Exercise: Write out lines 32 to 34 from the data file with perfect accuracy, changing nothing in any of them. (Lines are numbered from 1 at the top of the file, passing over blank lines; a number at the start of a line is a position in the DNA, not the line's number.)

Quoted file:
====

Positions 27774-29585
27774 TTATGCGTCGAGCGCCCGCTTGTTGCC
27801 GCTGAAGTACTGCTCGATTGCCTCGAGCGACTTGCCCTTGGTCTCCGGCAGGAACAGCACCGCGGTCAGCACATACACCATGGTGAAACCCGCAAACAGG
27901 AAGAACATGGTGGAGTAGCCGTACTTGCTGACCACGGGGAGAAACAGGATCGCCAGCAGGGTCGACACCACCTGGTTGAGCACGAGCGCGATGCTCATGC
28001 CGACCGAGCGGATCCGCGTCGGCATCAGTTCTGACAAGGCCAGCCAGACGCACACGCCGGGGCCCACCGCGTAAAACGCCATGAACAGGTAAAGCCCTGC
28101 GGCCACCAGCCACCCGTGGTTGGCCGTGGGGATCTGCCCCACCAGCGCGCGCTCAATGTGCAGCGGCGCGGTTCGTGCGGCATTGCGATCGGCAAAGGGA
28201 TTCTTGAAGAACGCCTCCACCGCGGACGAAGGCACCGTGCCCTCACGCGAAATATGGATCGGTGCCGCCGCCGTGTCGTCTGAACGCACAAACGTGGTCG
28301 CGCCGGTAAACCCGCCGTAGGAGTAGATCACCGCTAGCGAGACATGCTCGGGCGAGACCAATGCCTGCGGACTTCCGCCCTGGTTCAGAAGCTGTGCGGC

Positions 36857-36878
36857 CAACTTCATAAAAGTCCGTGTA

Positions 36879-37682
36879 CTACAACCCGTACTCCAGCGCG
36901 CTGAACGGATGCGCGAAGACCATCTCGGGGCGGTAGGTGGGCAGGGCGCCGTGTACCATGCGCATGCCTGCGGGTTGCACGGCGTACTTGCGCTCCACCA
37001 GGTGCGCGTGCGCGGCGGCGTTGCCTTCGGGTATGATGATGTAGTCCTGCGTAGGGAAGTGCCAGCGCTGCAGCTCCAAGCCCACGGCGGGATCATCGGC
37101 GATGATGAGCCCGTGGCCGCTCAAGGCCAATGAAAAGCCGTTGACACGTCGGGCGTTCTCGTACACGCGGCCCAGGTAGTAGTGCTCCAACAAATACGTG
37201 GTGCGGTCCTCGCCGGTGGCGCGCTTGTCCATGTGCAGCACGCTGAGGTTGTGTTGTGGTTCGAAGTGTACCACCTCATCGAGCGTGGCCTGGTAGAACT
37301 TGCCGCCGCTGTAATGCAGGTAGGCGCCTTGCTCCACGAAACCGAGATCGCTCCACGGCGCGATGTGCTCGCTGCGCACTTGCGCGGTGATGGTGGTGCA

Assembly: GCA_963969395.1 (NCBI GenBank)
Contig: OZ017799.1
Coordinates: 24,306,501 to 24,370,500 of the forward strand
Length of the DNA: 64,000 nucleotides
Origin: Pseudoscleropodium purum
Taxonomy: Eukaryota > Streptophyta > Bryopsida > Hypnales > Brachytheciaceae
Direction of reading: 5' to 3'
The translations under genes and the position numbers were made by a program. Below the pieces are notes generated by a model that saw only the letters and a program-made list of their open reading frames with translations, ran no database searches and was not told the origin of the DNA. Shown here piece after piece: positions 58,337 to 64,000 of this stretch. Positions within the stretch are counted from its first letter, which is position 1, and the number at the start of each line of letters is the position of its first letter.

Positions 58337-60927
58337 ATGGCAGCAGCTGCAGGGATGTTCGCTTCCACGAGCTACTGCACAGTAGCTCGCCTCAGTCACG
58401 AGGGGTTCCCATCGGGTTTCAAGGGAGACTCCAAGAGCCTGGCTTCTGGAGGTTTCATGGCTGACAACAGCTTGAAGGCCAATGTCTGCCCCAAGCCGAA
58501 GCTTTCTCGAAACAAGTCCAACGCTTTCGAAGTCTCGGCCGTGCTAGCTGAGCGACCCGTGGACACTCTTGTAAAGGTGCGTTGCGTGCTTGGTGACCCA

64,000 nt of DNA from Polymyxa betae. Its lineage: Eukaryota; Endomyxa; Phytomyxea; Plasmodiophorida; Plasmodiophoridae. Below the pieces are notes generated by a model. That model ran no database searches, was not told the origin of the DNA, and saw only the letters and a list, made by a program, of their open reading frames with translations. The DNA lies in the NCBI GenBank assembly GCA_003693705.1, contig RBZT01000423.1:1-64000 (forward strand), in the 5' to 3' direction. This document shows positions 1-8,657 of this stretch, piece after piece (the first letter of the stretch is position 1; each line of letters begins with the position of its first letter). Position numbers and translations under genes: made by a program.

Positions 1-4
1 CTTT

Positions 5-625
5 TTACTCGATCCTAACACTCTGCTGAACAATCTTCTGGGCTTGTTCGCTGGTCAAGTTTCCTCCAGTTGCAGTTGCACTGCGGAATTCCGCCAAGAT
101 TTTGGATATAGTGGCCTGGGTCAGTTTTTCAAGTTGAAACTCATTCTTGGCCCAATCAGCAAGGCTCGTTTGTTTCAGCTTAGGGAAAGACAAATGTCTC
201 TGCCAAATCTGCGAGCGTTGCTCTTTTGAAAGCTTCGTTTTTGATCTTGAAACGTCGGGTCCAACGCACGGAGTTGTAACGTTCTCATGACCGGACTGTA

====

1 CTTT

Positions 5-625
5 TTACTCGATCCTAACACTCTGCTGAACAATCTTCTGGGCTTGTTCGCTGGTCAAGTTTCCTCCAGTTGCAGTTGCACTGCGGAATTCCGCCAAGAT